Academic Research Into Typographic Design at the Beginning of a New Era


  • Ann Bessemans


In Europe, academic studies in design and the arts were regulated by the Bologna declarations in 1999. As a side effect of these declarations, architecture and art programs were linked to a university partner and a new field of research was born—namely, “research in the Arts.” This was a logical consequence of the new European educational model, and means that a professional bachelor degree directly addresses the labor market, whereas an academic master has the ambition to offer students a broader horizon not only by means of practice, but also of theory. An academic master enables the students to further explore and innovate within their own field alongside reflective thinking, critical awareness, and creation. In addition, students with a master’s degree were now able to start a third cycle—namely, to aspire toward earning a PhD. In turn, this—given the social role of the Arts—necessitated the development of an active and sustainable research environment.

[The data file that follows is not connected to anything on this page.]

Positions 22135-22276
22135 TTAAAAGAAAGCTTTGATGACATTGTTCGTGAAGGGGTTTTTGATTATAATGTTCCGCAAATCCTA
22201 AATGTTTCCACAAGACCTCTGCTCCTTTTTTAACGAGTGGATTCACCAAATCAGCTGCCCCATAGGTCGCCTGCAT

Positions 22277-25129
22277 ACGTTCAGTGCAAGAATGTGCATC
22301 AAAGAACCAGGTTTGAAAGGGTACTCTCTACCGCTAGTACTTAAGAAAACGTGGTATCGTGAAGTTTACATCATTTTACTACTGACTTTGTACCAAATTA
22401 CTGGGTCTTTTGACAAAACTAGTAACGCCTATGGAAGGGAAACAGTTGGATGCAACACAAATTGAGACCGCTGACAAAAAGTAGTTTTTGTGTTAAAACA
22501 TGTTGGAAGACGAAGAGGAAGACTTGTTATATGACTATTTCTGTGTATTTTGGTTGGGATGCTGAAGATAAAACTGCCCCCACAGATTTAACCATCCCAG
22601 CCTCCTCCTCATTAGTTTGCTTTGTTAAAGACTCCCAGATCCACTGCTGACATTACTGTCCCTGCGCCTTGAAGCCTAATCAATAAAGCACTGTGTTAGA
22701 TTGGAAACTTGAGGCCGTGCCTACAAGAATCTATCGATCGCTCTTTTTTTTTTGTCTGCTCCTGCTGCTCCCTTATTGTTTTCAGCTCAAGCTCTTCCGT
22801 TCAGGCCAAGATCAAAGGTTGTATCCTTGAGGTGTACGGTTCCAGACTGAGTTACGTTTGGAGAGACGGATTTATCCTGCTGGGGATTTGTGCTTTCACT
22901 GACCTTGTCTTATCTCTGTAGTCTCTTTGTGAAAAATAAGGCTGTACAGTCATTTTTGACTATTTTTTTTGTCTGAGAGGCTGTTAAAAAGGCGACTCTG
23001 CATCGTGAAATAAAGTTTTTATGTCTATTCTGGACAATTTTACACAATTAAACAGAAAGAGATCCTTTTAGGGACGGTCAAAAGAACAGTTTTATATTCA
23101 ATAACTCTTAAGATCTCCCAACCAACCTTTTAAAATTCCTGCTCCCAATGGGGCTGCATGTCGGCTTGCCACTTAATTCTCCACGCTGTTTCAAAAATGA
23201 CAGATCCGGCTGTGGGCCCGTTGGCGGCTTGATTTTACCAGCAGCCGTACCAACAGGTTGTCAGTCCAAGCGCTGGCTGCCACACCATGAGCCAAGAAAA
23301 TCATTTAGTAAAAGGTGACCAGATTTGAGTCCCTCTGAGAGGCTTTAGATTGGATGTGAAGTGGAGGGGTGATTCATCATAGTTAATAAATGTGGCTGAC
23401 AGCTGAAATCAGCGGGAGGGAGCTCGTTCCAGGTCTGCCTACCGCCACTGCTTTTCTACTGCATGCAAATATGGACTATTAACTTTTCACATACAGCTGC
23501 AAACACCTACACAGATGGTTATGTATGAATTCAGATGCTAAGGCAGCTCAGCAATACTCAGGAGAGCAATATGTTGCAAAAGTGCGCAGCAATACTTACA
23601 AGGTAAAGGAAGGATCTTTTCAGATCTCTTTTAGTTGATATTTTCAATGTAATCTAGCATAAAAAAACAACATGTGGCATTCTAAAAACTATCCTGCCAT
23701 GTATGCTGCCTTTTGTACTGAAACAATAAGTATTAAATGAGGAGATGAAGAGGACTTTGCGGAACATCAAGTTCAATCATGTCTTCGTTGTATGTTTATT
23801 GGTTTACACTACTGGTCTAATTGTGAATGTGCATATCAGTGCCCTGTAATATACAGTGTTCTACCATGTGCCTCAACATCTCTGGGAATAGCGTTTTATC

Author Biography

  • Ann Bessemans

    Ann Bessemans is a legibility expert and award-winning graphic and type designer. She founded the READSEARCH legibility research group at the PXL-MAD School of Arts and Hasselt University where she teaches typography and type design. Ann is the program director of the international Master program ‘Reading Type & Typography’. Ann received her PhD from Leiden University and Hasselt University under the supervision of Prof. Dr. Gerard Unger. She is a member of the Data Science Institute UHasselt, a member of the working group Art, Science and Technology at the Royal Flemish Academy of Belgium for Science and the Arts and lecturer at the Plantin Institute of Typography.






Journal Article